Longford manager Eugene McCormack couldn’t hide his emotion after watching his gallant side lose to Kildare in the Leinster U-21 Final at O’Moore Park in Portlaoise last week.
Longford put in a heroic performance against Kieran McGeeney’s highly rated Kildare side. The passionate McCormack was visibly upset as he paid tribute to his players: “They are more than heroes, they are just fantastic lads,” he told the Leader. “My heart is broke for them. They were absolutely fantastic. You can only ask your best off them and I got that in abundance. I’m so proud of them.”
Few predicted Longford to get past their first game against the reigning All-Ireland U-21 champions Dublin, let alone reach the Leinster final: “That’s the thing. Everyone put in a huge effort to get here. It took a fantastic Kildare team to beat us and there is a crumb of comfort somewhere there. I worry about my players all of the time and I know how they feel now. They are gutted,” said the Longford U-21 boss.
A goal separated the sides in the end and a penalty at the start of the second half was the decisive score: McCormack said, “It happened in a two minute period after half-time; a goal and then a point very quickly after that and we lost the game by three points. You always look back on these things. If only! But that’s not the way football works. You get your moment in time and you have to seize it and it just didn’t happen for us.”
Longford knew if they were to beat Kildare they would have to get a goal but luck seemed to desert them; Paddy Thompson hitting the inside of the post in the first half and Mark Hughes going so close to finding the back of the net late in the second half. Carrickedmond clubman McCormack said: “You need luck to win matches. I said ‘if we get the bit of luck we would win the game’. We just didn’t get it. What can I say? The players worked their hearts out and I couldn’t have asked for anything more.”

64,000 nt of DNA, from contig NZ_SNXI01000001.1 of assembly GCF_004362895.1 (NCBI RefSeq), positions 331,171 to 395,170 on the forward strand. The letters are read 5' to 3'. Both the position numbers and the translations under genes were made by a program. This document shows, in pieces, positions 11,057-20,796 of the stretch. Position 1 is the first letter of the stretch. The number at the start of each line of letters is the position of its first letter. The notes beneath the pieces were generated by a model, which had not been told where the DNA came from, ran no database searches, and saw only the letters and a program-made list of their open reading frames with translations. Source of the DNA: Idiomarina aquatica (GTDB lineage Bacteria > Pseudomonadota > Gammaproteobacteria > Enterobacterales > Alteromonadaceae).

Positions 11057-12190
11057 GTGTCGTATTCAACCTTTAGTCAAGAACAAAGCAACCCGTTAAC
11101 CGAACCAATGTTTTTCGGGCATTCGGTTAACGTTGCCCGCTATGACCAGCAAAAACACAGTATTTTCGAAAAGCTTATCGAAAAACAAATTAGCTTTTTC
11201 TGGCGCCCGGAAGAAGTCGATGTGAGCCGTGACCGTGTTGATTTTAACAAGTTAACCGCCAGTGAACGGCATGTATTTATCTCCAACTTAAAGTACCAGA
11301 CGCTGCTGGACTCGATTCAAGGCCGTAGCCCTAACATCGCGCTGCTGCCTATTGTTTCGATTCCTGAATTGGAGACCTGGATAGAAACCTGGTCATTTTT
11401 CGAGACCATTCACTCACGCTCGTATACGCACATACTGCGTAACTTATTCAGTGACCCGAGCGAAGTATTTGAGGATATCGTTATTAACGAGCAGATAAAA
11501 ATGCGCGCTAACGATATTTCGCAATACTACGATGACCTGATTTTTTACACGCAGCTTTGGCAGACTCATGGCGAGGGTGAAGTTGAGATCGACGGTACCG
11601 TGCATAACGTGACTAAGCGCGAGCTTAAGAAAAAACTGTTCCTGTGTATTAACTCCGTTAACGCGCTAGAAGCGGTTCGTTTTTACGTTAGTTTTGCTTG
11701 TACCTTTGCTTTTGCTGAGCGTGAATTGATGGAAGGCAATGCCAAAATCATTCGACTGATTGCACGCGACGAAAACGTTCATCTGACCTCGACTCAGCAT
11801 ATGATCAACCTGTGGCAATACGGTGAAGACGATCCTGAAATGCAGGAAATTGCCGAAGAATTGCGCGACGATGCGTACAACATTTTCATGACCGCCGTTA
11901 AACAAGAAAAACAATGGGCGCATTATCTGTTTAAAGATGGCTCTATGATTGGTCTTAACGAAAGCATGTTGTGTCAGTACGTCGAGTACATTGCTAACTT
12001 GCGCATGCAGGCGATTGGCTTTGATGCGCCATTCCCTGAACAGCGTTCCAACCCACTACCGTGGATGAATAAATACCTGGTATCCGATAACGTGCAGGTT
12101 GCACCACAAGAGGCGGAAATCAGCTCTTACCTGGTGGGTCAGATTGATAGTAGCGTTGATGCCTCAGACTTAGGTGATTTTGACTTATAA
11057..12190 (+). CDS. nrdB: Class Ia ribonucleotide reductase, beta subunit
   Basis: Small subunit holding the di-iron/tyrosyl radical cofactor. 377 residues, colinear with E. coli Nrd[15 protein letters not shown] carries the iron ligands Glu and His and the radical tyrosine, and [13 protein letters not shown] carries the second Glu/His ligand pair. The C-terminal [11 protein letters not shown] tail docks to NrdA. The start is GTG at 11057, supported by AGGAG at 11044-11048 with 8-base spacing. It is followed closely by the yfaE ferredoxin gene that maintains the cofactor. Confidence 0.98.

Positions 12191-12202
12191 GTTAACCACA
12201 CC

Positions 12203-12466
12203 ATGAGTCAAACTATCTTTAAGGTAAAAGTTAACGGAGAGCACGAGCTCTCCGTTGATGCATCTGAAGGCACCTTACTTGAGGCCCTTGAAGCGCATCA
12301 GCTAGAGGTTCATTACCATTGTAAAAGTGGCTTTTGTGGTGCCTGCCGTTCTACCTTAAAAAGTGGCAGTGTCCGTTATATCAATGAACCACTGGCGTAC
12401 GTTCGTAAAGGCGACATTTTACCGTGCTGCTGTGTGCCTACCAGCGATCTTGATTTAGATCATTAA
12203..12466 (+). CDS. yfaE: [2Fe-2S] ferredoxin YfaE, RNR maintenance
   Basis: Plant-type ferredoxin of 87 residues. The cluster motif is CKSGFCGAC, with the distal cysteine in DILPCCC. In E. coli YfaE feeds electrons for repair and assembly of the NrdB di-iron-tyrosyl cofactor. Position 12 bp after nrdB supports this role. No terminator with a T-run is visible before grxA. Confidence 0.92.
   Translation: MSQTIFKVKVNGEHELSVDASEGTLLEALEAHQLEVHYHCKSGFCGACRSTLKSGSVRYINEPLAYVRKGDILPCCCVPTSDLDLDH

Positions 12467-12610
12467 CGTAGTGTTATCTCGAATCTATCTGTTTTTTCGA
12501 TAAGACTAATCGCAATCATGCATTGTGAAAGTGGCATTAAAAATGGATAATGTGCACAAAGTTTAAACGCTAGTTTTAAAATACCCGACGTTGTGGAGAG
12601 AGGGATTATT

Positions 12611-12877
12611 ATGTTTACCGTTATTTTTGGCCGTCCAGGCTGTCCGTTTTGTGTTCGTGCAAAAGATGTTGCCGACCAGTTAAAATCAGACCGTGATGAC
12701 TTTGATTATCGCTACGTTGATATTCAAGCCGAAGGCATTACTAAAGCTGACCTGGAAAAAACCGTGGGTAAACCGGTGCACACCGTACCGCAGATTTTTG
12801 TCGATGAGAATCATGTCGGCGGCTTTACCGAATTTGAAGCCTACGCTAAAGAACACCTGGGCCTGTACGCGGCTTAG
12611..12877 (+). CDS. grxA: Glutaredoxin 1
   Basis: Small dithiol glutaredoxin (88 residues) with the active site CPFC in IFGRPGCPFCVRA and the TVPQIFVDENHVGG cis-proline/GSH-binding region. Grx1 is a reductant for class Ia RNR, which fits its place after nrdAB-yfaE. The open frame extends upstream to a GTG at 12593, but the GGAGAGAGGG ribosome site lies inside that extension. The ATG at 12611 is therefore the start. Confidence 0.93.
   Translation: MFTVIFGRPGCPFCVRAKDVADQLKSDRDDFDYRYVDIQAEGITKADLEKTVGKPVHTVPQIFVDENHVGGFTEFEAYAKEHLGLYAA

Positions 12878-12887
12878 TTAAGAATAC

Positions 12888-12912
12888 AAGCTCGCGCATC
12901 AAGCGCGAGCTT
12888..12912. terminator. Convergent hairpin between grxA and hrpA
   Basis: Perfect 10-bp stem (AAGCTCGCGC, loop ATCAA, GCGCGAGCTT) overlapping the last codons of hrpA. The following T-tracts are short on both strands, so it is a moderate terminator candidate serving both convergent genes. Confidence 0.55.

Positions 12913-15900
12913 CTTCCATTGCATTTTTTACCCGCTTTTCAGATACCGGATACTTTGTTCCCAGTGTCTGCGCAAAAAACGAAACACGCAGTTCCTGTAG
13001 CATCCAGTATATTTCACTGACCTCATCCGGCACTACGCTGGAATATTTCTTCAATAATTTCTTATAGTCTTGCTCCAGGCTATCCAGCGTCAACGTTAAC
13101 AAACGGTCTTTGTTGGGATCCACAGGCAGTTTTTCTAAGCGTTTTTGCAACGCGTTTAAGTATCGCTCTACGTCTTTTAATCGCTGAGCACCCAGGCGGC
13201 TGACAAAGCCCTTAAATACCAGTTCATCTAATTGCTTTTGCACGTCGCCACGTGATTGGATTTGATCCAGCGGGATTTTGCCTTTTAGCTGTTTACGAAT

In the closing stages and with the momentum with them, Longford were dealt a massive blow when Robbie Smyth was stretchered off with a shoulder injury. This setback clearly knocked Longford out of their stride: “The whole momentum had shifted to us at that stage and the break suited Kildare. You need luck and it just didn’t come for us on this occasion,” said McCormack.
McCormack believes that with some talented players at their disposal the future is bright for Longford: “This is the future of Longford football. Kieran (McGeeney) has a big number of fellas on his U-21 panel that have played for the senior side. We are probably a couple of steps behind Kildare in that regard. That’s a process further down the line. With the help of God quite a few of our U-21s will go on to represent their county at senior level.”
Kildare were favourites to not just win the Leinster title but the All-Ireland and McCormack tipped them to do just that: “I think Kildare can go on and win the All-Ireland title. They have the physical strength, the football ability and are well coached. Sure it took a great team to beat Longford.”